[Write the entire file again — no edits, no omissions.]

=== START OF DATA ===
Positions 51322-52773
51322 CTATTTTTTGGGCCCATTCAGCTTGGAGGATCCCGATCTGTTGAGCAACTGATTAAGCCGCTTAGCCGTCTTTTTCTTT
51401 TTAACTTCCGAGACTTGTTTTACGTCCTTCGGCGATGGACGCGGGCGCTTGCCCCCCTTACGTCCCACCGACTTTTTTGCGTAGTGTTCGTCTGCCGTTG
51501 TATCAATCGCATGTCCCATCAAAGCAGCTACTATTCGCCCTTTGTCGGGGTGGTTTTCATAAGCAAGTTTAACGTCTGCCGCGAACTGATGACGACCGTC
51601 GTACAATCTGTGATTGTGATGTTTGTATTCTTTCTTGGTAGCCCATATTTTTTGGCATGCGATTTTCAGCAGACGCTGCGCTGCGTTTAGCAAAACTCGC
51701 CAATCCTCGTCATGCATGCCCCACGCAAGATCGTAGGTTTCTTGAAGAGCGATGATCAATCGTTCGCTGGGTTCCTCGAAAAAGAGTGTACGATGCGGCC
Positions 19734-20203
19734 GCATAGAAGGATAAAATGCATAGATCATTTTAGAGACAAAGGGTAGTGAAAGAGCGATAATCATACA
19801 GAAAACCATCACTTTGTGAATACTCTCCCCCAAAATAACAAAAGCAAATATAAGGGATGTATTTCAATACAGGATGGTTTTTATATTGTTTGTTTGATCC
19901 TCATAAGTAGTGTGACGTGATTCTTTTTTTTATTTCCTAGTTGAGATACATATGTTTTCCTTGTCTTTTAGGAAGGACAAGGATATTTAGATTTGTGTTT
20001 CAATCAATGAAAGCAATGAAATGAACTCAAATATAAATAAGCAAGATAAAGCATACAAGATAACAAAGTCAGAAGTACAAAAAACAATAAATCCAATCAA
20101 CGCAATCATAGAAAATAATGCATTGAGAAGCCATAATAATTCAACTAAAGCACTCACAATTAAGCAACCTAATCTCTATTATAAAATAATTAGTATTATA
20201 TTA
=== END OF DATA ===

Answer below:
Positions 51322-52773
51322 CTATTTTTTGGGCCCATTCAGCTTGGAGGATCCCGATCTGTTGAGCAACTGATTAAGCCGCTTAGCCGTCTTTTTCTTT
51401 TTAACTTCCGAGACTTGTTTTACGTCCTTCGGCGATGGACGCGGGCGCTTGCCCCCCTTACGTCCCACCGACTTTTTTGCGTAGTGTTCGTCTGCCGTTG
51501 TATCAATCGCATGTCCCATCAAAGCAGCTACTATTCGCCCTTTGTCGGGGTGGTTTTCATAAGCAAGTTTAACGTCTGCCGCGAACTGATGACGACCGTC
51601 GTACAATCTGTGATTGTGATGTTTGTATTCTTTCTTGGTAGCCCATATTTTTTGGCATGCGATTTTCAGCAGACGCTGCGCTGCGTTTAGCAAAACTCGC
51701 CAATCCTCGTCATGCATGCCCCACGCAAGATCGTAGGTTTCTTGAAGAGCGATGATCAATCGTTCGCTGGGTTCCTCGAAAAAGAGTGTACGATGCGGCC
Positions 19734-20203
19734 GCATAGAAGGATAAAATGCATAGATCATTTTAGAGACAAAGGGTAGTGAAAGAGCGATAATCATACA
19801 GAAAACCATCACTTTGTGAATACTCTCCCCCAAAATAACAAAAGCAAATATAAGGGATGTATTTCAATACAGGATGGTTTTTATATTGTTTGTTTGATCC
19901 TCATAAGTAGTGTGACGTGATTCTTTTTTTTATTTCCTAGTTGAGATACATATGTTTTCCTTGTCTTTTAGGAAGGACAAGGATATTTAGATTTGTGTTT
20001 CAATCAATGAAAGCAATGAAATGAACTCAAATATAAATAAGCAAGATAAAGCATACAAGATAACAAAGTCAGAAGTACAAAAAACAATAAATCCAATCAA
20101 CGCAATCATAGAAAATAATGCATTGAGAAGCCATAATAATTCAACTAAAGCACTCACAATTAAGCAACCTAATCTCTATTATAAAATAATTAGTATTATA
20201 TTA